Peter Iliff‘s passion for movies started with James Bond. He was six and his dad took him to see “Goldfinger” on the day it opened. They watched it twice. Now, it may seem strange – a dad taking his six year old to see a Bond film – but, strangely, something happened there in that darkened movie theater. An already strong bond between father and son grew stronger. But, also, a new bond formed – between Peter and those wonderful phantoms up on the screen.
For those unaware, Peter Iliff is a highly regarded screenwriter with some monster credits to his name as both a writer and director: Varsity Blues, Point Break and Patriot Games, the Enforcer and Rites of Passage for starters. He writes a lot about male bonding and male bonds. Whatever ignited inside Peter during Goldfinger burns brightly still.
Writers are like that. We may put stories in a hundred different locations, but, often, we’re trying to solve the same problem again and again (be it family dynamics, politics, love or whatever). What problem is Peter trying to solve? You’ll have to listen to the interview.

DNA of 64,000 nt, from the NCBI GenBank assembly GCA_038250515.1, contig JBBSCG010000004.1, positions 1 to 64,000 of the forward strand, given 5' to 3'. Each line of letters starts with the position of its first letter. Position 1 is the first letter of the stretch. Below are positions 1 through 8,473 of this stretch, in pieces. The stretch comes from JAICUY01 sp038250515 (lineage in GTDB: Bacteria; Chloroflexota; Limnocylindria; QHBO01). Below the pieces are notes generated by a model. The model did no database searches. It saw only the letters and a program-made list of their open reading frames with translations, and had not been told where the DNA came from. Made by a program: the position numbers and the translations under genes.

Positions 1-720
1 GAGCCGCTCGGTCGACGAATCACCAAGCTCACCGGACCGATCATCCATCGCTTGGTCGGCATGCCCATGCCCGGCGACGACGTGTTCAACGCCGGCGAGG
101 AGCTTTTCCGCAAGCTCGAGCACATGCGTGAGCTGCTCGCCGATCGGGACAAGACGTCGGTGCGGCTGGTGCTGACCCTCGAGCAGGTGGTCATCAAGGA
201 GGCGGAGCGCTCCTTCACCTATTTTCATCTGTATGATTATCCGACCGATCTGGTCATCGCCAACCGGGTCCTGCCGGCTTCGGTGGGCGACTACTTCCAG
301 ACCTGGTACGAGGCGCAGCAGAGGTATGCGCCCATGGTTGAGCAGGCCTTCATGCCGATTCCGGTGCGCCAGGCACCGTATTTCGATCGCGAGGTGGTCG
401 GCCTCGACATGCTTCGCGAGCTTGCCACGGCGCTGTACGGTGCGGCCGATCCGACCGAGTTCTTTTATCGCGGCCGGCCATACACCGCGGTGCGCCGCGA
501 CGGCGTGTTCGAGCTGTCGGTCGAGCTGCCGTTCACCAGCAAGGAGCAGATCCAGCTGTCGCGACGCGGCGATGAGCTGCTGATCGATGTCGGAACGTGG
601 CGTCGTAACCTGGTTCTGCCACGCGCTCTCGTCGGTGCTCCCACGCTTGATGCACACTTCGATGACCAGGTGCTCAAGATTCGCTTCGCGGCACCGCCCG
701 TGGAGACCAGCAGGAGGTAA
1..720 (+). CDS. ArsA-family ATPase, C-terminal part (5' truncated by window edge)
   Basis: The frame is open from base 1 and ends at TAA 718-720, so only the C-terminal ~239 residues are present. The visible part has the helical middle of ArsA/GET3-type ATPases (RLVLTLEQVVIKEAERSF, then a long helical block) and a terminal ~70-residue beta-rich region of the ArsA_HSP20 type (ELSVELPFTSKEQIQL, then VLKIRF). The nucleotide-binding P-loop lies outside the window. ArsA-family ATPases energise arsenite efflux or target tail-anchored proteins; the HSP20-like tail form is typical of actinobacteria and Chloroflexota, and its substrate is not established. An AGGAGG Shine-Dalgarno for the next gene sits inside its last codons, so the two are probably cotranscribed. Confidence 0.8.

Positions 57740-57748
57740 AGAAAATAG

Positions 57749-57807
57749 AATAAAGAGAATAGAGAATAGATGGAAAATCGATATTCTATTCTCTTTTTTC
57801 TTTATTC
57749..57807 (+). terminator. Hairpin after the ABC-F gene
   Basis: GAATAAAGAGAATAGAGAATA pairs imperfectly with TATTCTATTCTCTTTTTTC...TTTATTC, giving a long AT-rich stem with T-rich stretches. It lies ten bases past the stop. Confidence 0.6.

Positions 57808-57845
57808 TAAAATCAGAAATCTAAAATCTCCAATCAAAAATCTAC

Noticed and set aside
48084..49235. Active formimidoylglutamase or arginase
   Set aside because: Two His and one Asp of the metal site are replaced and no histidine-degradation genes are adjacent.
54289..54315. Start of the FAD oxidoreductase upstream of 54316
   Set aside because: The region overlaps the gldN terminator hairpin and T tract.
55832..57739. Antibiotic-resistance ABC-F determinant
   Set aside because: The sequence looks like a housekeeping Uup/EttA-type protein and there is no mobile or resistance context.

Peter’s been in this business for 45 years. He knows a lot of stuff – about writing and about writing for this business. It’s unlike anything else. Along the way – as he tells – Peter learned from some of the very best screenwriters – like William Goldman (“Butch Cassidy & The Sundance Kid”, “Princess Bride.”, “All The President’s Men”, “Magic”). If he wasn’t learning from them, he was borrowing their cashmere sweaters.
Or going nose to nose with a charging-at-him Gene Hackman (a man notorious for punching people in the nose). Or, directing for the first time on an episode of “Tales From The Crypt” (where we specialized in handling first time directors).
Peter also talks about getting sober – and getting healthier than he’s ever been. Happy, too. That’s the ultimate bottom line, isn’t it?
We also talk a lot about writing in this episode – about screenwriting in particular. It’s a curious craft we all chose to master. Screenwriters are never the last word on any film project.
This one is choc-a-block with cool stories about some of the biggest names in the business. It’s also choc-a-block with insight and a love for movies and an even bigger love for just being alive. Odds are, listening to this one, you’ll end up bonding with Peter Iliff.
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